KHAVICH: Black Lives Matter protesters have holes in argument
On Aug. 26, Colin Kaepernick took a knee to protest what he described as “bodies in the street and people getting paid leave and getting away with murder.” The decision was met by many with criticism, including Kaepernick’s own biological mother. However, around the country, his sentiment was echoed among teams such as the Kansas City Chiefs, the Miami Dolphins, the Denver Broncos and most recently even high school teams like the Auburn and Maury high schools. The trend comes as the latest installment in a conversation that has spanned more than two years since the 2014 shooting of Michael Brown: Are black individuals being knowingly and viciously executed for their race by police? The grassroots movement Black Lives Matter (BLM) has erupted, especially on college campuses, in a unified effort to resound in the affirmative. But BLM has a problem. Several, actually.
The first and most vital is the issue of hard statistics — black Americans simply aren’t being massacred in the streets by any metric. According to The Washington Post’s now-famous database, 990 people were killed by police in 2015. But the vast majority of those were white people — twice as many as black people. The common rebuttal to this is that black people make up only 13.2 percent of the population, which is true, but doesn’t take into account that black people commit violent crimes at a rate around seven to 10 times greater than that of white people, as noted by Jason Riley of The Wall Street Journal. This is compounded with the fact that the majority of police departments engage in a practice known as “hot-spot policing,” in which police focus on policing where crime is concentrated — a method proven in criminological studies to be effective at reducing crime. Hot-spot policing means that black people living in high-crime areas are more likely to interact with a police officer.
When all of these factors are taken into account, the number of black people killed by police appears to be lower than expected, not greater. A recent study by Harvard professor Roland G. Fryer, Jr. confirms this: Black people are actually 22 to 24 percent less likely to be shot at by police. This has also been reaffirmed in a landmark 2016 study from Lois James, who with her team of researchers at Washington State University, has found three separate times that in highly realistic simulations, “officers took significantly more time to fire their weapons if the subject was black,” and that “officers were slightly more than three times less likely to shoot unarmed black suspects than unarmed white suspects.” University of Missouri—St. Louis professor David Klinger, after interviewing 300 police officers, discovered the same thing: “Multiple officers ... didn’t shoot only because the suspect was black … (so as to) not be consistent with this narrative of cops out there running and gunning.” Interactions between black people and police are so skewed such that political commentator Heather MacDonald found that a police officer was 18.5 times more likely to be shot by a black assailant than an unarmed black was to be killed by a cop.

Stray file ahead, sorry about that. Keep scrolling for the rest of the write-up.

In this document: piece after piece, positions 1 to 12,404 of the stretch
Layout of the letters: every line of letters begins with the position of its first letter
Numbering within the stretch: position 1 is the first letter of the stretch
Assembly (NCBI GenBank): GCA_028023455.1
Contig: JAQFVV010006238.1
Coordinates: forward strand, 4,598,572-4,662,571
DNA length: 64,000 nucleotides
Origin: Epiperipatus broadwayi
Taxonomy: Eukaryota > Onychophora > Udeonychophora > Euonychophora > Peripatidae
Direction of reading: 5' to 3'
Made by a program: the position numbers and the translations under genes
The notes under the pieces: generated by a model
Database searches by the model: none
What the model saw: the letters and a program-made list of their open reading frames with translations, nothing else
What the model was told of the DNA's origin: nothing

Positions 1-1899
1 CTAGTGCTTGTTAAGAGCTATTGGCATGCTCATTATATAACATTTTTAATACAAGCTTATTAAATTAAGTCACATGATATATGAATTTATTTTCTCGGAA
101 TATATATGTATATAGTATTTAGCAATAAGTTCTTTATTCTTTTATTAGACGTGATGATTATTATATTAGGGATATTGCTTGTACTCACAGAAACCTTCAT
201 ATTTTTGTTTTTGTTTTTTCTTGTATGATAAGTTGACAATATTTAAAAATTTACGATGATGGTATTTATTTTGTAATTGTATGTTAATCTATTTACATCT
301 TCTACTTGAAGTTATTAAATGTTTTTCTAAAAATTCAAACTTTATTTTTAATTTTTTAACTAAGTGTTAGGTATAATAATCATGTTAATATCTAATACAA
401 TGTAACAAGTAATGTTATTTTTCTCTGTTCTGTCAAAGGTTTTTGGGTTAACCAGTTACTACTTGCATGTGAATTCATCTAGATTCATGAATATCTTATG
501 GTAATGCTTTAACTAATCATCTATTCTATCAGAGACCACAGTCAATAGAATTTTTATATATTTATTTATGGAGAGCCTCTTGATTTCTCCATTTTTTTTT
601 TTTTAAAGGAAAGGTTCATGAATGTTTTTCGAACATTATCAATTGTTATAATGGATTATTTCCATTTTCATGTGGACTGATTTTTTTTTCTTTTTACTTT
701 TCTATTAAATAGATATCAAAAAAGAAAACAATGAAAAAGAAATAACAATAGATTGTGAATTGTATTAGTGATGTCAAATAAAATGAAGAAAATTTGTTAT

Yet police detractors continue to call for shifts in police departments and tactics. Bad policing is rampant, they insist, and it’s time to clamp down on it by, for instance, mandating body cameras on police officers. Ironically, a study by Temple University has found that not only do body cameras not decrease lethal force use, they actually increase it slightly. The reason? Police officers wearing body cameras have irrefutable evidence that their use of force is justified, so they are less likely to hesitate in deadly situations.
According to Houston City Councilman Dwight Boykins, the solution is that “throughout the country, we need to have officers patrolling areas that reflect the ethnicity (of that area).” Besides being an anti-meritocratic call for segregation, that idea also would not work to reduce shootings. A study of the Philadelphia Police Department released in 2015 found that black and Hispanic officers shot at black unarmed suspects 1.7 and 2.5 times more often, respectively.
Even if we could disregard these truths, the fact remains that BLM has not behaved themselves in a way that is becoming of any organization seeking civilized political change. Whether it’s the Movement For Black Lives publishing a radical socialist and nigh on-racial supremacist platform, or prominent BLM leader DeRay McKesson defending looting, BLM needs to clean up their act and research their facts. Until then, I and the rest of the country will be standing tall for the brave men and women in blue that stand for us.
Aviv Khavich is a School of Engineering sophomore majoring in computer engineering and computer science. His column, "Self-Evident Truths," runs on alternate Mondays.
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